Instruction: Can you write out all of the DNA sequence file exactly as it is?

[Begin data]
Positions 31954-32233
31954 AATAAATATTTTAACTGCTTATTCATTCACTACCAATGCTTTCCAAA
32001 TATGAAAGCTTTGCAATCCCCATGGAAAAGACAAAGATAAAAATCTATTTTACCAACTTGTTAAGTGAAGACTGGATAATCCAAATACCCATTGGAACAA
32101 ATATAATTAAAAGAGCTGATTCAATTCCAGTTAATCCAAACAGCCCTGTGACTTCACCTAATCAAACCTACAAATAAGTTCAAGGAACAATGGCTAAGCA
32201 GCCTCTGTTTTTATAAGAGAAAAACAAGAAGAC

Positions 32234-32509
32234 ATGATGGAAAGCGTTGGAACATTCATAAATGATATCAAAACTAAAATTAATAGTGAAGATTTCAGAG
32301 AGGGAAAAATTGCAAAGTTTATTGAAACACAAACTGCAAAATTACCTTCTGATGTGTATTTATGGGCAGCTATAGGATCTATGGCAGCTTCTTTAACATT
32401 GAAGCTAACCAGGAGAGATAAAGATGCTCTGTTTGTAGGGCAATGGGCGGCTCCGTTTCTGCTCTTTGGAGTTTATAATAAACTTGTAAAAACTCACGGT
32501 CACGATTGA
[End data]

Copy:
Positions 31954-32233
31954 AATAAATATTTTAACTGCTTATTCATTCACTACCAATGCTTTCCAAA
32001 TATGAAAGCTTTGCAATCCCCATGGAAAAGACAAAGATAAAAATCTATTTTACCAACTTGTTAAGTGAAGACTGGATAATCCAAATACCCATTGGAACAA
32101 ATATAATTAAAAGAGCTGATTCAATTCCAGTTAATCCAAACAGCCCTGTGACTTCACCTAATCAAACCTACAAATAAGTTCAAGGAACAATGGCTAAGCA
32201 GCCTCTGTTTTTATAAGAGAAAAACAAGAAGAC

Positions 32234-32509
32234 ATGATGGAAAGCGTTGGAACATTCATAAATGATATCAAAACTAAAATTAATAGTGAAGATTTCAGAG
32301 AGGGAAAAATTGCAAAGTTTATTGAAACACAAACTGCAAAATTACCTTCTGATGTGTATTTATGGGCAGCTATAGGATCTATGGCAGCTTCTTTAACATT
32401 GAAGCTAACCAGGAGAGATAAAGATGCTCTGTTTGTAGGGCAATGGGCGGCTCCGTTTCTGCTCTTTGGAGTTTATAATAAACTTGTAAAAACTCACGGT
32501 CACGATTGA